I moved from Nowhereville when I was in the 9th grade. We moved to a suburb of Oklahoma City with a reputation for affluence but, to clarify, not the neighborhood in the City where the butlers bear king sized candy bars on silver trays for Halloween. It was a huge school. There were close to 1,000 people in my graduating class, which means that the student population of the high school that I graduated from was 1/3 of the total population of the last town I lived in.
Coming from Nowhereville, my new school district felt that my education must have been dubious at best and insisted on putting me in a regular English class when I told them I needed an honors English class. That lasted a semester, and then they switched me to a class that was sort of an intermediary between the regular and honors English classes.
In that class was a boy named Joe Steele. Joe and I also rode the bus together to and from school, and he quickly noticed that I had a habit of comparing and contrasting my new community with Nowhereville, such as starting sentences constantly with the phrase, “In Nowhereville…” So, Joe, himself a new transplant to the town as well, took it upon himself to christen me Nowhereville. Joe Steele was a football player, and all his athlete friends called me Nowhereville as well. This lasted for my entire freshman year. I was rarely actually referred to by my real first name, unless I was at home.
As a side note, this was the year that the big controversy came out about Romeo & Juliet. Some idiot fundamentalist Bible thumper found out that we were going to be watching Franco Zeffirelli’s movie version of Shakespeare’s play and got upset about it. There was nudity. There were teenagers having sex! We might be tempted to do the same. We saw the movie anyway, and all I was tempted to do was to strangle the giggling Olivia Hussey.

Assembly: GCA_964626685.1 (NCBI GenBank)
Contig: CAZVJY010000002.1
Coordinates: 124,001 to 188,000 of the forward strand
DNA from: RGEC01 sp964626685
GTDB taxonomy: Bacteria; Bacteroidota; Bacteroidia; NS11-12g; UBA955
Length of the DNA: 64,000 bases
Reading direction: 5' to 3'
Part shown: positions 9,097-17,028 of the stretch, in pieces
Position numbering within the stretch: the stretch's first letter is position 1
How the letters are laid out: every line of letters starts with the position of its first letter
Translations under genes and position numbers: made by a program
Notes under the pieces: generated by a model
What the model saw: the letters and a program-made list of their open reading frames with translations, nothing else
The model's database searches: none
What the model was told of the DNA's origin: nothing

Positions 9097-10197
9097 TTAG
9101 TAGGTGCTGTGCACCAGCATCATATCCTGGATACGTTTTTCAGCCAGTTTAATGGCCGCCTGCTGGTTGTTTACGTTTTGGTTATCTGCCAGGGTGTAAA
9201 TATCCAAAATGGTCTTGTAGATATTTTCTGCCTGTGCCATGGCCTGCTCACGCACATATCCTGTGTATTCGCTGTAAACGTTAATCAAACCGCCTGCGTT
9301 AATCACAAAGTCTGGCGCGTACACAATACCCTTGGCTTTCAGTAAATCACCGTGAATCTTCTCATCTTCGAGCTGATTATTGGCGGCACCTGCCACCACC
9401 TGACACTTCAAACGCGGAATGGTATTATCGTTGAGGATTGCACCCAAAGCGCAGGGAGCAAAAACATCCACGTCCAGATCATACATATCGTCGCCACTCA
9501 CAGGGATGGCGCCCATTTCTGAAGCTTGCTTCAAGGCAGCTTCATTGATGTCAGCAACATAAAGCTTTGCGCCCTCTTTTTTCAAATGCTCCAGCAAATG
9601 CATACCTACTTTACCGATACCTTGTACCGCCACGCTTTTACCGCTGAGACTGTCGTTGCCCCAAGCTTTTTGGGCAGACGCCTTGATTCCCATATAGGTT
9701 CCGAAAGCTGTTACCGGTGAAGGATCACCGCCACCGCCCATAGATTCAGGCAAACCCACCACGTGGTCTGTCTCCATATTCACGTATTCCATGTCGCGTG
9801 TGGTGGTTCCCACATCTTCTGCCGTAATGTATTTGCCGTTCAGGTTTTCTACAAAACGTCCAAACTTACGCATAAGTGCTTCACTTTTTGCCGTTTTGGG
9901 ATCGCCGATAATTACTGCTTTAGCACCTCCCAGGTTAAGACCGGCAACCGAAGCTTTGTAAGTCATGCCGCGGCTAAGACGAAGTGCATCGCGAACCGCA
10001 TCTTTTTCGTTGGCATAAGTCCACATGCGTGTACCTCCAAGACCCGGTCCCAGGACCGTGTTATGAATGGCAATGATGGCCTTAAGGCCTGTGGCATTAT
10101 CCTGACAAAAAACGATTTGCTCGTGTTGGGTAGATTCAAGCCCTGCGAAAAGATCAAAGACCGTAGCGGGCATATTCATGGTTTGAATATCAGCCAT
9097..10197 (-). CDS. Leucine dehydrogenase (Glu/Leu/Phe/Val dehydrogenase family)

While the controversy still raged, the Oklahoma City news stations were dispatched to our school. I got filmed for the evening news reading the part of the nurse to Joe’s Romeo, wearing my Nowhereville school mascot sweatshirt. Apparently, for a brief time I was a local celebrity who didn’t even live there anymore.
Joe Steele, for some odd reason, took a real liking to me. He’d come to our fair city to live with his father who did considerably better financially than his beleaguered single mother. He was in high school now, and he wanted the opportunity to be popular and do it right, so moving in with dad made that happen. But he missed his mother and his younger sister. So, even though Joe and I were very close to the same age, Joe constantly told me how much I reminded him of his little sister.
In English class our teacher made us write on a daily basis in spiral notebooks that we called our journals. These journals were supposed to be private, and our teacher said she didn’t read them beyond checking to make sure that we wrote something daily. Joe read my journal. Regularly. He was like the one man NSA. This was how he kept tabs on me. If he thought I was up to something that wasn’t maybe healthy or wise, then I’d get a mini-lecture.